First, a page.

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1,007 of 1,022 people found the following review helpful
The U.S. release of this CD is missing a total of 9 tracks. That's over 25 minutes of missing music. There is a much better limited 2-CD release available from and that includes 5 bonus tracks not available here in the States:

Encom Part 1 (3:53)
Encom Part 2 (2:18)
Round One (1:41)
Castor (2:19)
Reflections (2:42)...
Published on December 7, 2010 by Dave Cordes

47 of 62 people found the following review helpful
2.0 out of 5 stars Black CD won't play in all players.
Think of the back of any Audio CD - Silver, right? Apparently, this Tron Package throws functionality out the window with a "cool" black CD. While I'm sure I would have no problem playing this in a Sony Playstation, I had all sorts of problems with just about every other optical disc player in my household - my HK changer, Alpine head unit in my car, the internal drives...
Published on December 11, 2010 by Lizardking

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1,007 of 1,022 people found the following review helpful
4.0 out of 5 stars WARNING: NOT THE COMPLETE SCORE!, December 7, 2010
This review is from: Tron Legacy (Audio CD)
The U.S. release of this CD is missing a total of 9 tracks. That's over 25 minutes of missing music. There is a much better limited 2-CD release available from and that includes 5 bonus tracks not available here in the States:

Encom Part 1 (3:53)
Encom Part 2 (2:18)
Round One (1:41)
Castor (2:19)
Reflections (2:42)

Additionally there are 2 bonus tracks available exclusively only from iTunes:

Father and Son (3:12)
Outlands Part II (2:53)


Sea of Simulation (2:41) is available to download in lossy mp3 format exclusively from Amazon.

Sunrise Prelude (2:51) is available exclusively to download from Nokia Ovi.

Unfortunately, if you want the complete soundtrack (legally) you have to import the more expensive 2-CD album and the only way to get the other four missing bonus tracks is to purchase them from iTunes AND get the 8th track from Amazon and 9th track from Nokia so keep in mind that you are NOT getting all of the really great memorable music from the film on the single disc 22 track domestic album. It also does not include the two retro 80's songs "Separate Ways (World's Apart)" by Journey and the Eurythmic's "Sweet Dreams (Are Made Of This)" that were both featured in Flynn's Arcade.

As for the score itself, it's absolutely mind-blowing. Daft Punk have created a sonic masterpiece worthy of the legacy of Tron. Their brilliant layering of ambient electronica with orchestral symphonics is every bit as avant garde in creating atmospheric digital soundscapes as Wendy Carlos' score was for the original Tron. I only wish that they had incorporated some more of Wendy's memorable themes. You can kind of hear a few familiar notes that recalls Tron's theme in "Adagio For Tron" but that's pretty much the only hat tip to Wendy's vintage score. Like the film itself, Daft Punk have taken the music of Tron to a whole new aesthetic level by incorporating their unique style of techno synthpop along with their influences of electronic film composers like Vangelis on "Arrival" to the ominous Carpenter-esque "C.L.U." and synthesizing them with traditional orchestral composers like Bernard Hermann and Max Steiner.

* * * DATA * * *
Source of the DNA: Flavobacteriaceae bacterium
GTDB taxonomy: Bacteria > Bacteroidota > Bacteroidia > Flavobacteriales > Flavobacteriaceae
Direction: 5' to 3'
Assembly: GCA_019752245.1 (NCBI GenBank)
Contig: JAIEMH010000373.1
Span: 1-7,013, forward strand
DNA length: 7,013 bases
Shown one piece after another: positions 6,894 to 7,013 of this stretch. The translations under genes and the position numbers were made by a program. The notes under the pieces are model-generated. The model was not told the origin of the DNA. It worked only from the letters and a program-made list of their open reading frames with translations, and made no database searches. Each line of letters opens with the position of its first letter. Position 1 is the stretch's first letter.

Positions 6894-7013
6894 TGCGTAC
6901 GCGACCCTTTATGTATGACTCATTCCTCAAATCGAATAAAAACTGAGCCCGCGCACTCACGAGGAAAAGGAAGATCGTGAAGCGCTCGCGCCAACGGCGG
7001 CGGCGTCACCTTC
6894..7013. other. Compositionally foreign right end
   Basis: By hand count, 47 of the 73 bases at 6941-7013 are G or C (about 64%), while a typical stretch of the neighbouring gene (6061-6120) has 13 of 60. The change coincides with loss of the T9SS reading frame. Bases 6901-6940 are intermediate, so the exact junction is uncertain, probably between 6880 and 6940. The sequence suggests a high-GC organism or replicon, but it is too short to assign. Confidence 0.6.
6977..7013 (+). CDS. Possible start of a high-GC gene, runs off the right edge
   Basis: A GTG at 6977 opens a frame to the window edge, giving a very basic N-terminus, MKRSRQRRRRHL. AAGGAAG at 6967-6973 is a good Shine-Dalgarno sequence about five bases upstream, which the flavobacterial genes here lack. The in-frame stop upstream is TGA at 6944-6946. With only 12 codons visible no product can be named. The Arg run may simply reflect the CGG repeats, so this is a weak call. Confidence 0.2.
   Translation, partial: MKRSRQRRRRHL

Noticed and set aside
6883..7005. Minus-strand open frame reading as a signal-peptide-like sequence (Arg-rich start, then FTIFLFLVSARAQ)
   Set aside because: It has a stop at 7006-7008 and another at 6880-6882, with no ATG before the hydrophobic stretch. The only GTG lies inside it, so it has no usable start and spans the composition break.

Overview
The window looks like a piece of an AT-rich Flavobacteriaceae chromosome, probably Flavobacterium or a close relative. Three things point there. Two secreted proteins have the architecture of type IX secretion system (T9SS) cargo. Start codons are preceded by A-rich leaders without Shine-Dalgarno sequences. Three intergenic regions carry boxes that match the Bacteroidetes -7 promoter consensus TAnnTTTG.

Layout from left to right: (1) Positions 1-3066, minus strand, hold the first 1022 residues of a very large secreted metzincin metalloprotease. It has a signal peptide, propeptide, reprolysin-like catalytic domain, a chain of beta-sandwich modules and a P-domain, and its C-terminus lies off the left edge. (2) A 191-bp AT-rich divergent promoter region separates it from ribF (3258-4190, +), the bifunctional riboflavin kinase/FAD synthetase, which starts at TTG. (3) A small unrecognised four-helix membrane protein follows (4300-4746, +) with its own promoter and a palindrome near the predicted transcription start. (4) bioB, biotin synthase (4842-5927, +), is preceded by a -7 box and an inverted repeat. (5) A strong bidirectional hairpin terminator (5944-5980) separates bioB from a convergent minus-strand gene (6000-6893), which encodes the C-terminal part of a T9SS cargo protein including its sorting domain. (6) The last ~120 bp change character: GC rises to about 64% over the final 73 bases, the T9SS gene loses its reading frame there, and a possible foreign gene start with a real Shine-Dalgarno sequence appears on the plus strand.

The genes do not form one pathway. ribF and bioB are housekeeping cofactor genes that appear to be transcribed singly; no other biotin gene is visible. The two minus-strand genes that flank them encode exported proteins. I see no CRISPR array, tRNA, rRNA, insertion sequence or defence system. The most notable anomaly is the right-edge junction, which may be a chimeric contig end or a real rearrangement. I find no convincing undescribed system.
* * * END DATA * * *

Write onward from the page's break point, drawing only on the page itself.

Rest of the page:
Thomas Bangalter and Guy-Manuel de Homen-Christo demonstrate they have the musical talents to command the accompaniment of a full symphony orchestra and can score unforgettable music for blockbuster films. When I heard Daft Punk were scoring the film, I admit I initially had my doubts that they could pull it off but they have and by far their score for Tron Legacy is one of the best and most inspirationally thrilling movie soundtracks of the modern age and deserves a complete 2-disc release and not scattered all over the Grid.

End of Line
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148 of 160 people found the following review helpful
4.0 out of 5 stars A Harder, Better, Faster, Stronger TRON, December 7, 2010
When the word got out that Daft Punk would be scoring the sequel to TRON it generated something of a phenomenon- where fans were more excited for a soundtrack than a movie itself.

Unlike the original TRON soundtrack, there's no silliness or cheesy comedy on display here; the ridiculous scherzo is replaced with both a poignant adagio and a nocturne to underscore the higher stakes in this upgrade to the TRON saga. Orchestrations mixed with techno beats might put off those looking for a pure Daft Punk release, but remember this is a movie score and tracks will be scene-specific and somewhat repetitive in their themes. Plotlines and emotional arcs are being explored here; the symphony lends gravitas to the proceedings and it all comes out pretty good. The only real negatives here are that most tracks are pretty short, clocking in between 1 ˝ to 2 ˝ minutes. The other is that this isn't a complete release- a few tracks are held back for the deluxe version and one is only available directly from iTunes. How typically Disney...

Wendy Carlos' semi-iconic 24-note TRON theme is used both sparingly and excessively; you get heavy doses of it, but only in the tracks at the beginning, middle and end of the cd. There's also a couple of secondary themes at work here, notably a cello rush and sub-tonal pulsing rhythm that are very effective at setting the mood. The rest of the cuts are peppered with soundscapes that are strikingly similar to Hans Zimmer, Brad Fiedel, and a couple others. But after having seen the flick, I can say it does all fit very well.

Some Highlights: *Potential Spoilers*